For a long time, former presidents tended to recede from public and commercial life. This practice started changing with Gerald Ford joining the boards of American Express and 20th Century Fox after leaving office in 1977, and it has mushroomed ever since. Bill Clinton has amassed $105 million in speaking fees since leaving office. George W. Bush has collected a relatively modest $15 million. The going rate for one of the former presidents is $150,000 to $200,000 for a speaking engagement plus various expenses.

Elites in general have gotten too cozy. We all went to the same colleges, have children in the same prep schools, live in the same neighborhoods, attend the same conferences and social functions, and often get paid by the same companies. There’s a very powerful set of incentives to get along.

We should give presidents a raise from their current $400,000 to $4 million tax-free per year plus 10 million Social Credits. But there would be one condition — they would not be able to accept speaking fees or any board positions for any personal gain after leaving office.

Recall the case of Purdue Pharma, the private company that was fined $635 million in 2007 by the Department of Justice for falsely promoting OxyContin as nonaddictive and tamper-proof. $635 million seems like a lot of money. But the company made $35 billion in revenue since releasing OxyContin in 1995, primarily from its signature product. The family that owns Purdue Pharma, the Sackler family, is now the 16th richest family in the country with a fortune of $14 billion — they have a museum at Harvard and a building at Yale named after them.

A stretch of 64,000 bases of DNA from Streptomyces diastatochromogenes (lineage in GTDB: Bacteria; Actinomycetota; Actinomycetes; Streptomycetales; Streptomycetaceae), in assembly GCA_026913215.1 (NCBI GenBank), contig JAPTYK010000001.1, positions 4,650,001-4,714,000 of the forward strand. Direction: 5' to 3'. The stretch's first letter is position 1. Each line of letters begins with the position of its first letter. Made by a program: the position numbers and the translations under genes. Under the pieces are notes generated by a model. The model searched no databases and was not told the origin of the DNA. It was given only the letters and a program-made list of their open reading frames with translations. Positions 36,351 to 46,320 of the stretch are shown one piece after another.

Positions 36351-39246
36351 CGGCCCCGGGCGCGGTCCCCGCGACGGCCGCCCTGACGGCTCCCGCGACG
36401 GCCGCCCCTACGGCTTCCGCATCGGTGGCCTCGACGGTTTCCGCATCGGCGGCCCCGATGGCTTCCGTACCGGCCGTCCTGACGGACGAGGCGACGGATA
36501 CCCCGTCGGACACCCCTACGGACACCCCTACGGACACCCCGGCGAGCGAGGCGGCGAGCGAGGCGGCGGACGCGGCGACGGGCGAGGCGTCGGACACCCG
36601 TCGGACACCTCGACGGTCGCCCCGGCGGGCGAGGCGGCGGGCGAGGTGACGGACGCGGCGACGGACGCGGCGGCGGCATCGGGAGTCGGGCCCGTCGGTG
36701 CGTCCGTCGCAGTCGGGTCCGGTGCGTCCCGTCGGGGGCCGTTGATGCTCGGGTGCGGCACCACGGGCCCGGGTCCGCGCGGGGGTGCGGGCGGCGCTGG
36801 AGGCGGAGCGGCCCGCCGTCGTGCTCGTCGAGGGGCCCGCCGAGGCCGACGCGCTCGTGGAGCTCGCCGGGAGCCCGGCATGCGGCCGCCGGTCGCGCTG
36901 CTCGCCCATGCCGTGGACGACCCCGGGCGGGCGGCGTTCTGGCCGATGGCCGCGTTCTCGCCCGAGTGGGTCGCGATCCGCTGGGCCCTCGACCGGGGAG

In the current system it pays financially for companies to be aggressive and abuse the public trust, make as much money as possible, and then pay some modest fines. Often, no criminal laws are broken, or if they are, violations are impossible to either prosecute or prove.

Here’s an idea for a dramatic rule — for every $100 million a company is fined by the Department of Justice or bailed out by the federal government, both its CEO and its largest individual shareholder will spend one month in jail. Call the new law the Public Protection against Market Abuse Act.


Martin Ford, the author of Rise of the Robots, suggests that we create a new class of health care provider armed with AI—college graduates or master’s students unburdened by additional years of costly specialization, who would nonetheless be equipped to head out to rural areas.

The best approach is what they do at the Cleveland Clinic — doctors simply get paid flat salaries.

What’s required is an honest conversation in which we say to people who are interested in becoming doctors, “If you become a doctor, you’ll be respected, admired, and heal people each day. You will live a comfortable life. But medicine will not be a path to riches.